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This article originally appeared in the Culture section of Bloomberg News on March 1, 2006.

March 1 (Bloomberg) — In filmy costumes tinted the pale green of budding leaves, a boy and girl enjoy an innocent caress. The music surging around them like delectable weather is by Richard Strauss. The choreography is by Paul Taylor.

“Spring Rounds,” a pleasant, innocuous ballet evoking English country dancing, had its New York premiere last night as the curtain raiser for the Paul Taylor Dance Company’s season at City Center, which runs through March 19.

That first couple, danced by Lisa Viola and Sean Mahoney, is quickly multiplied into a whole world: seven pairs of friends and lovers meeting and greeting, pairing off in ever-shifting combinations.

They’re all happy in each other’s company, except for a few misunderstandings and fleeting glimpses of the notion that another person — perhaps of a different gender — might best be the object of one’s affections.

Both men and women get to operate in single-sex groups. Full of rowdy energy, the guys cluster and butt heads. Their girlfriends show how delicacy and lyricism can civilize oafish partners.

Couples pair up once more, then merge into a fleet-footed communal celebration, presumably of the season in which the natural world is reborn.

Distinct little trios and solos, soulful or exuberant, offset the ensemble work. They serve as a reminder that being part of a group — say, a dance company — needn’t squelch one’s singularity.

Importance of Community

The subject of community is often on Taylor’s mind. Many of his dances even suggest that it may provide more support than the relationship to a significant other.

Admittedly, “Spring Rounds” is far from the most compelling piece Taylor has ever created. It can be admired for its flawless construction, which is simple, logical, and natural looking. You’d think the choreographer had been born with a gene for making order interesting.

Taylor regularly creates two new dances a year. Typically, one of them is, like “Spring Rounds,” light. It evokes unquenchable joy or tender romance, often seen through a prism of nostalgia.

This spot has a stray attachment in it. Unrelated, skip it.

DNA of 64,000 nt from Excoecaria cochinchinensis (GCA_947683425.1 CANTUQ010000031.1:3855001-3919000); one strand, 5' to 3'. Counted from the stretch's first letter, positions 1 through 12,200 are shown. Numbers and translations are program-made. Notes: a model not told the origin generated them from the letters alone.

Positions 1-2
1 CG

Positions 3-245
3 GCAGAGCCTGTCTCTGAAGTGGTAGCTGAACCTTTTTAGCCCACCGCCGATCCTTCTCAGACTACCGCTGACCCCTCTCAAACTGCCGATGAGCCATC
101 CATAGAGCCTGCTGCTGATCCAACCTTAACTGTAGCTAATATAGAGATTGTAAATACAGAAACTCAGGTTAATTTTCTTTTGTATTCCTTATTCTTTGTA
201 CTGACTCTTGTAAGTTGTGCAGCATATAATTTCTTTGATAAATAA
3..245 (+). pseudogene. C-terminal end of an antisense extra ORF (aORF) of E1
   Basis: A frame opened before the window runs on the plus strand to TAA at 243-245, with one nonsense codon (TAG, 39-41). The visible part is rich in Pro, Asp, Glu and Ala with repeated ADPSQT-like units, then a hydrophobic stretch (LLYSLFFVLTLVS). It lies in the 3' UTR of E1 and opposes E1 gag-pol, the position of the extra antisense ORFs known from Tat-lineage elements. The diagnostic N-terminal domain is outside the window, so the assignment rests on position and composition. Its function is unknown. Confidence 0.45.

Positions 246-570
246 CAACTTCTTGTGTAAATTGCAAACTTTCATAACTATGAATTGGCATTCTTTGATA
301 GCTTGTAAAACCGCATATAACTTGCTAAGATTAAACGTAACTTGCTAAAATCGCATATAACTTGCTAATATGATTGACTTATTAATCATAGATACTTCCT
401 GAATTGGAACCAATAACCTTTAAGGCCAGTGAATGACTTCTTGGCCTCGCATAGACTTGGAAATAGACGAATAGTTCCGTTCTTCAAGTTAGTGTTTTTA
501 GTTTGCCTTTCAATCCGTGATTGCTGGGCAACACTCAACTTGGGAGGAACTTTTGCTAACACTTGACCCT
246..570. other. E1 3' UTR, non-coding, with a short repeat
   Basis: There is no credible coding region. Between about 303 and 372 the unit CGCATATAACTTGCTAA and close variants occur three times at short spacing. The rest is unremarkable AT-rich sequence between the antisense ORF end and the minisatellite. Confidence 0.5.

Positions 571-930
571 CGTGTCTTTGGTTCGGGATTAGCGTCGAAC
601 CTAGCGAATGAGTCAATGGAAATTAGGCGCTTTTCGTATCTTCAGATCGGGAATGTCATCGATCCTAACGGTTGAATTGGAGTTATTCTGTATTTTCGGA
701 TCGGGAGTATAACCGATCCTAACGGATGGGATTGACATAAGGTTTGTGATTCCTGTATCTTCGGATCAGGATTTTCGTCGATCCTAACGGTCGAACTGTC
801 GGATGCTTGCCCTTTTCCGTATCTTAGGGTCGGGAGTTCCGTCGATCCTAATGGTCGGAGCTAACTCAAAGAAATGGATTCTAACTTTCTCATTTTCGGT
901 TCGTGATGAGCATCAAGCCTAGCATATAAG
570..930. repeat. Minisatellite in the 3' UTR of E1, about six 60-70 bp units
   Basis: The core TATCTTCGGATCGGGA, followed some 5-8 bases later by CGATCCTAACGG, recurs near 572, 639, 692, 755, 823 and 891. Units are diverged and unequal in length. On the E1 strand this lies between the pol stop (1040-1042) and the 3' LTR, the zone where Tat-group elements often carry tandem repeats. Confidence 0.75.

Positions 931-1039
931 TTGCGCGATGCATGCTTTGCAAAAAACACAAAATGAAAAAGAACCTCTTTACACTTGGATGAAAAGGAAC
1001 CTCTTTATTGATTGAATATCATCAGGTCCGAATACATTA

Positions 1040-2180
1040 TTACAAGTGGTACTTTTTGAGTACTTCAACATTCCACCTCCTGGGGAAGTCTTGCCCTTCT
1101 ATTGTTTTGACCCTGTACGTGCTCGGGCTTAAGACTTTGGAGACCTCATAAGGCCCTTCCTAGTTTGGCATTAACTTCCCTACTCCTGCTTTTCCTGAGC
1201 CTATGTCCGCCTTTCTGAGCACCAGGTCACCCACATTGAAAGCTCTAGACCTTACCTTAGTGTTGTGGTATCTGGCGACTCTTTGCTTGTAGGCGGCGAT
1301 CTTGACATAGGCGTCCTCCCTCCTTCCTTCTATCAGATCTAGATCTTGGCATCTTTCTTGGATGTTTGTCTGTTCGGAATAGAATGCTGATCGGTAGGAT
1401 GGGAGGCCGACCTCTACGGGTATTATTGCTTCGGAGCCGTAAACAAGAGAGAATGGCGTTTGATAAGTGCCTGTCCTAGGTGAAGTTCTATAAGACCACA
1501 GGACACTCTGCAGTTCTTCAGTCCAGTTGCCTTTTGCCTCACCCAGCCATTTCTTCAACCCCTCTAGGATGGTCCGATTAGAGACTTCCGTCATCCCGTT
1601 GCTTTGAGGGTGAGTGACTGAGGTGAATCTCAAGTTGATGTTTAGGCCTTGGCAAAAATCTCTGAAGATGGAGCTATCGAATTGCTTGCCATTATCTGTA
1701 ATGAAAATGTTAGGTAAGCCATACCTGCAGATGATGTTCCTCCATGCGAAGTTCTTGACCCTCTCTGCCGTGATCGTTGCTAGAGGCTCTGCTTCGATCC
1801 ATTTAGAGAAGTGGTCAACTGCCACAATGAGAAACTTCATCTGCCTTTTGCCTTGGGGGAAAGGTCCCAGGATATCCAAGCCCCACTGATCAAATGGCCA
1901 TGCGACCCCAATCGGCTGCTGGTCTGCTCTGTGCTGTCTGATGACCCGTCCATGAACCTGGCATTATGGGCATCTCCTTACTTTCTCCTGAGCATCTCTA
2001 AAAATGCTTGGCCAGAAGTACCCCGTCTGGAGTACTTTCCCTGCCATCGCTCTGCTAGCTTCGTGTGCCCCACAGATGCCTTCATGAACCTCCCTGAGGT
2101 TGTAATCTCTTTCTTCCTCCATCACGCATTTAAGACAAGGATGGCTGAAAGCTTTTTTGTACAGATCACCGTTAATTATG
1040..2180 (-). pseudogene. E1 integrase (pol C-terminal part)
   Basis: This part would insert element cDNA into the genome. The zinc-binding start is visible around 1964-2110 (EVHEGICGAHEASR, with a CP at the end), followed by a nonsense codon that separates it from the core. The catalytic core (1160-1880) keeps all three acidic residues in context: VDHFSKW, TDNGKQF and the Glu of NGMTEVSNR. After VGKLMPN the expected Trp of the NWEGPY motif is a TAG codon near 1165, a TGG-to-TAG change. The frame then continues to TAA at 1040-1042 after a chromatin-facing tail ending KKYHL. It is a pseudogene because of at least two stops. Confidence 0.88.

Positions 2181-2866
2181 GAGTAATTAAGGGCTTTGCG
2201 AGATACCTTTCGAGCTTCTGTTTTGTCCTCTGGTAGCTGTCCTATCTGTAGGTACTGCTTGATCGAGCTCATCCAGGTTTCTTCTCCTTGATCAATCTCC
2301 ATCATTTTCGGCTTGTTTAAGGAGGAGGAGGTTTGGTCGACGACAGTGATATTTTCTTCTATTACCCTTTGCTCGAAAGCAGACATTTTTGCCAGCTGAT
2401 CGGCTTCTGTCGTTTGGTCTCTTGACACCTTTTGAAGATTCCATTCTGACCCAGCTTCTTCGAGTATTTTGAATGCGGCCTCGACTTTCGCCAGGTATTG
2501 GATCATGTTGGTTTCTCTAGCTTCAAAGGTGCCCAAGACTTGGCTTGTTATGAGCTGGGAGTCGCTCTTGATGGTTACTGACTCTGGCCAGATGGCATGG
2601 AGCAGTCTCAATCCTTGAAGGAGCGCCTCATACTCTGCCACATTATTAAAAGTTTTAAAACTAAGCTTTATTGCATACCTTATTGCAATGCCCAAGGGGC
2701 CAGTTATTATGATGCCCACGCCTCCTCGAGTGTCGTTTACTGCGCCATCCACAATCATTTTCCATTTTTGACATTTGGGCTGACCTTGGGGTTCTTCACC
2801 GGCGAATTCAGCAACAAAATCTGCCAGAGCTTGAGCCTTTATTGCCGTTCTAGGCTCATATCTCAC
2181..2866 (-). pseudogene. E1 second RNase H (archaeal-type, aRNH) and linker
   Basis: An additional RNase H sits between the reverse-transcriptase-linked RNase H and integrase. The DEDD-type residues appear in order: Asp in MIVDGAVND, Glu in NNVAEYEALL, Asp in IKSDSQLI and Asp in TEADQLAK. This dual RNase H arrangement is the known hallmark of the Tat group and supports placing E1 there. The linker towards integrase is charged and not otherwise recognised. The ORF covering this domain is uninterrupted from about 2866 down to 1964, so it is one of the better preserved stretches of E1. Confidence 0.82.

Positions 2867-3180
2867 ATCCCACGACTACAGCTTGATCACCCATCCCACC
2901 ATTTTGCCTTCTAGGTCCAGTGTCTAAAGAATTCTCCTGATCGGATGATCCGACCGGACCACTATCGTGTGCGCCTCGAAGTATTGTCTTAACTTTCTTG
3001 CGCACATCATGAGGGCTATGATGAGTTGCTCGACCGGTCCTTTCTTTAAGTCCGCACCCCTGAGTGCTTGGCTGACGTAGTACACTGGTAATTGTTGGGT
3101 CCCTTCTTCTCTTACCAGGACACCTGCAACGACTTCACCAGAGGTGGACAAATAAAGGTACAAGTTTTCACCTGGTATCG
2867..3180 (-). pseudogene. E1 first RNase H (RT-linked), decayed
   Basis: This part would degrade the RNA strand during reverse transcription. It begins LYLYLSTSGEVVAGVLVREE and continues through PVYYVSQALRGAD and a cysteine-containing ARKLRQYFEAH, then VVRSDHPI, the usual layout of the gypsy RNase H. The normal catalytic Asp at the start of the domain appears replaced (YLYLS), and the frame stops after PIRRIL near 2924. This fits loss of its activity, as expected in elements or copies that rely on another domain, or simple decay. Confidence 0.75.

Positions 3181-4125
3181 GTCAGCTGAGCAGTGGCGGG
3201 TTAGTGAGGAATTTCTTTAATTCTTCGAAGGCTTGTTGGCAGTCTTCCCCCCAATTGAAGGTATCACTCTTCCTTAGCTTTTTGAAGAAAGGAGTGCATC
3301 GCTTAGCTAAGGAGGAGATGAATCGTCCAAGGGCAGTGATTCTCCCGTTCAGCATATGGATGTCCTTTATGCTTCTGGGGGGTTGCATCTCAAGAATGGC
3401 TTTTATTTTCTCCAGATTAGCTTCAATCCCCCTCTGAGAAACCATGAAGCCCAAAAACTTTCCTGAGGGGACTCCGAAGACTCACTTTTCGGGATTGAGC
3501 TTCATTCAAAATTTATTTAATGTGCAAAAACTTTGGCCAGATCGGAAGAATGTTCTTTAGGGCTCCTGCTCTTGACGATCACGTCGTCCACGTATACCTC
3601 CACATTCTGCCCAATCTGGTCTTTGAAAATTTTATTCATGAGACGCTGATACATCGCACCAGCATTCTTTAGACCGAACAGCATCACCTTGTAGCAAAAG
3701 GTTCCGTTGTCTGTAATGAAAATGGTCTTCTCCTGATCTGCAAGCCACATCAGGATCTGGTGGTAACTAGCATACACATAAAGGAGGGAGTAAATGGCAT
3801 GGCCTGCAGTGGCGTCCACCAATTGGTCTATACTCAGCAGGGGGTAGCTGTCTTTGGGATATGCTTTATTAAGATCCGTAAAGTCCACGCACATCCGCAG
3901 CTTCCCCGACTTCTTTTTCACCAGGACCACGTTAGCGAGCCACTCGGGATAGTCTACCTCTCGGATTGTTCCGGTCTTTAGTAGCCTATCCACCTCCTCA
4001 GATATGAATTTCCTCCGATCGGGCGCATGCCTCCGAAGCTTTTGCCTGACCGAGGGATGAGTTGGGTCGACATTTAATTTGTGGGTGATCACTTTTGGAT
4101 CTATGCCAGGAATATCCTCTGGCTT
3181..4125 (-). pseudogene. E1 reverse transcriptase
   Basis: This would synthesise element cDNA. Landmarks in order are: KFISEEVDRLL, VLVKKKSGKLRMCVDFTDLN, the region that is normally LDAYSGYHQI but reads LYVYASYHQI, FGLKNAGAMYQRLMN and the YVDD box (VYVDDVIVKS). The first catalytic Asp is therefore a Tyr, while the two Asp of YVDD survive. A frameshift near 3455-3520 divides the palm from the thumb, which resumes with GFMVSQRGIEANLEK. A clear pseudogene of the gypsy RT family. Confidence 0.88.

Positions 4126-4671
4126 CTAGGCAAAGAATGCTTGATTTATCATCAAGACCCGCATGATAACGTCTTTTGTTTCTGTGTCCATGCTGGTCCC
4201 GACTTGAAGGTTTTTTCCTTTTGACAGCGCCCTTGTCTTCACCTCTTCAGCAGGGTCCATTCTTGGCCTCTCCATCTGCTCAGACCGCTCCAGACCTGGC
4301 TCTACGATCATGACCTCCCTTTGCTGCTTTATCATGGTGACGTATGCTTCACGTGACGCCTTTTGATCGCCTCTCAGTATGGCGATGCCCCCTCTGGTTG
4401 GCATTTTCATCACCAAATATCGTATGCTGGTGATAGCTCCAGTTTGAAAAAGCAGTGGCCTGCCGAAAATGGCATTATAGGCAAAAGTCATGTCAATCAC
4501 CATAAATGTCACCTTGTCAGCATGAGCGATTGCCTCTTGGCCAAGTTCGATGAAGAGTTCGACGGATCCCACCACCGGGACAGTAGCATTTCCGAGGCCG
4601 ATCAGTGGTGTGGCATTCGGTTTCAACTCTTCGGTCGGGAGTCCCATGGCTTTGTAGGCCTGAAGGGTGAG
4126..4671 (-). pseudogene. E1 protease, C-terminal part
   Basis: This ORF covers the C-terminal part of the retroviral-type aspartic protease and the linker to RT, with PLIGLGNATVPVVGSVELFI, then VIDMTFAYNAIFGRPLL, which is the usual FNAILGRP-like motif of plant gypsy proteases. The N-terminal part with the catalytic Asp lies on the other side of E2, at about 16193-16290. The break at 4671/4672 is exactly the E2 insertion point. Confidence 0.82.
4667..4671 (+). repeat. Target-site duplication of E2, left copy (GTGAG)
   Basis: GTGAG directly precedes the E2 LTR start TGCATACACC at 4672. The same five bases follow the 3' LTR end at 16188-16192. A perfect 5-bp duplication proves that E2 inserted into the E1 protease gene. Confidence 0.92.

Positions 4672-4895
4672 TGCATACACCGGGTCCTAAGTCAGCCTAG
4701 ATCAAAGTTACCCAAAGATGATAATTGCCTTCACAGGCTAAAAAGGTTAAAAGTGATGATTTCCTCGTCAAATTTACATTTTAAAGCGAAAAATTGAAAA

Its dark opposite deals with physical or emotional deformity — distorted bodies, depravity, and the madness of crowds. “Banquet of Vultures,” which will have its New York premiere on March 3, is this year’s nightmare piece.

Seen in rehearsal, it’s an antiwar work, the most politically specific statement Taylor has ever made.

Death Triumphs

On an ominously dark stage, a tense, conservatively suited man (Michael Trusnovec) oversees a roiling mass in camouflage. The anonymous crew fights an unending directionless battle, creating and submitting to horror after horror.

Gradually the suited figure emerges not just as the instigator of the carnage but its sole victor: death.

Taking on the devouring gait of Death in Kurt Jooss’s famous antiwar ballet of 1932, “The Green Table,” he singles out a lone woman (Julie Tice). Vulnerable in appearance but spirited in her resistance, she is mourning her losses.

He rapes her, stabs her in the groin, belly and breast, then flings her body away like so much offal. In the upstage corner where he first appeared, another man, twisted and violent, comes to take his place.

Taylor’s dancers are extraordinary — all of them lusty athletes, each one a unique personality.

Annmaria Mazzini, who manages to be both sweet and sexy, is the girl everyone’s in love with. Pale and long-limbed, with quiet strength, Michael Trusnovec can play both haunted figures and the modern-dance equivalents of ballet’s noble princes.

Taylor rejoices equally in fiercer types: Richard Chen See makes dancing look like a venerable form of martial art. Lisa Viola’s daredevil force approaches the grotesque, which Taylor understands as a kind of beauty. She might even be this choreographer’s muse.

© 2006 Bloomberg L.P. All rights reserved. Reprinted with permission.

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